We often use our written and spoken words to express our thoughts and feelings. But at times, we fail to guard our choice of words or listen to others. As a writer, I know the importance of editing my words. But often, I forget to consider the power of my spoken words, and I fail to be quick to listen, slow to speak, and slow to get angry. (Jms. 1:9 NLT)

When the doe appeared in my backyard again, I knew to be quiet. Opening a squeaky door or stepping on the dry, parched leaves would propel her to run to a safer place with her fawn.

As I watched the doe scamper away with her young a few minutes later, I thanked God for the lessons He sends me in nature for my own family and for my writing life. I offered a prayer of thanksgiving for being exposed to His truth expressed in nature and in my everyday life. Then, I asked Him to help me release my children and all of my expectations once again.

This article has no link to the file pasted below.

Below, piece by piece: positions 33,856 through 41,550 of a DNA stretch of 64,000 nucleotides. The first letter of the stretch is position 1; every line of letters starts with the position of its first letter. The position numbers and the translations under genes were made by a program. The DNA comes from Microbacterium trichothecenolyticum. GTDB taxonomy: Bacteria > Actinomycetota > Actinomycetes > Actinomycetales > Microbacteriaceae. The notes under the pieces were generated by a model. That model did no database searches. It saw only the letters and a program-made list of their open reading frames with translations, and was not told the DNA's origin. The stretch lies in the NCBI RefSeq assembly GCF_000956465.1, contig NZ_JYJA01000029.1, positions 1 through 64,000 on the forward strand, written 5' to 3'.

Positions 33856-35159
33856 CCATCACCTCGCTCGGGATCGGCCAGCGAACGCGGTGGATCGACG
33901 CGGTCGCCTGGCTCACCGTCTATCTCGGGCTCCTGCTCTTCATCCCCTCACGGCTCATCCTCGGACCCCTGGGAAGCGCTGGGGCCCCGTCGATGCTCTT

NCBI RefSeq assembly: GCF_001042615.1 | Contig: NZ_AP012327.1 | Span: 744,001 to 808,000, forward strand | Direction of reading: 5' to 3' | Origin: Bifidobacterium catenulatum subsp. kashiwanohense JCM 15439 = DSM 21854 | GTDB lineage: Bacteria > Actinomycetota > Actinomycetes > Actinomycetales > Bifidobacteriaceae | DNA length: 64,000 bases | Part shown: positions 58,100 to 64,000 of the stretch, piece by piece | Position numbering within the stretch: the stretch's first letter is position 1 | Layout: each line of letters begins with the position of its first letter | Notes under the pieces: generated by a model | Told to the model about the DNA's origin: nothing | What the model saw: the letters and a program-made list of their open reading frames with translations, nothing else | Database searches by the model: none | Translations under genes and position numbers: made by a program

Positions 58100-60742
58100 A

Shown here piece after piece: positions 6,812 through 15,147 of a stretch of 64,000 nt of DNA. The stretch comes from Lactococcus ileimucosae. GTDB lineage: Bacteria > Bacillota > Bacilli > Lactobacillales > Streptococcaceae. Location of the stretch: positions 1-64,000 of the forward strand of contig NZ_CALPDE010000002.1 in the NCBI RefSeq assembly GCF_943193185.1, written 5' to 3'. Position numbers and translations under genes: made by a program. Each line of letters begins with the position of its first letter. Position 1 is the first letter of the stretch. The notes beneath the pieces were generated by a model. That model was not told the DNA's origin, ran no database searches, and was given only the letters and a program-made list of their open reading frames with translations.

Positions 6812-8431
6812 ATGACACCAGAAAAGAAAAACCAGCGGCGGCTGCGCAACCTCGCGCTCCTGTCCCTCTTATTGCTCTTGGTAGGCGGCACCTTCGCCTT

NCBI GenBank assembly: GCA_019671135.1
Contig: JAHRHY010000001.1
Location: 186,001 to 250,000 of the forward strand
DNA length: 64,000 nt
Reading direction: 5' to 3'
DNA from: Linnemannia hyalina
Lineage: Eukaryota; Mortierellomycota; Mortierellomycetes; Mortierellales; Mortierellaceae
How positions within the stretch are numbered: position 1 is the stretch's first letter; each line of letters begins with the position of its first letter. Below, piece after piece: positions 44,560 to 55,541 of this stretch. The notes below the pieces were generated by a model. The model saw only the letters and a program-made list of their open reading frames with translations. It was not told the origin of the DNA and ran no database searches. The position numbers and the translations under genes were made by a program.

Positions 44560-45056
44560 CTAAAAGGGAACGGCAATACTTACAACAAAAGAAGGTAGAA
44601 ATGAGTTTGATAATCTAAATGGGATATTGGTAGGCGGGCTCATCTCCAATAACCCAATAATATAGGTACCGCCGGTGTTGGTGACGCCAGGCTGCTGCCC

What concerns and expectations do you hope to release to God? 

Reflection on the Writing of Books

After a conversation with a Catholic friend the other day, I got to thinking about the nature of revelation. My friend and I believe the same exact good news—that God orchestrated his son’s human birth and death and coming back to life so that we humans could live forever—but we come to it so differently: my friend through tradition mainly, beliefs passed down and solidified over the centuries since Jesus’ time, and I mainly on the basis of what Jesus’ friends and their followers wrote down long after he left them.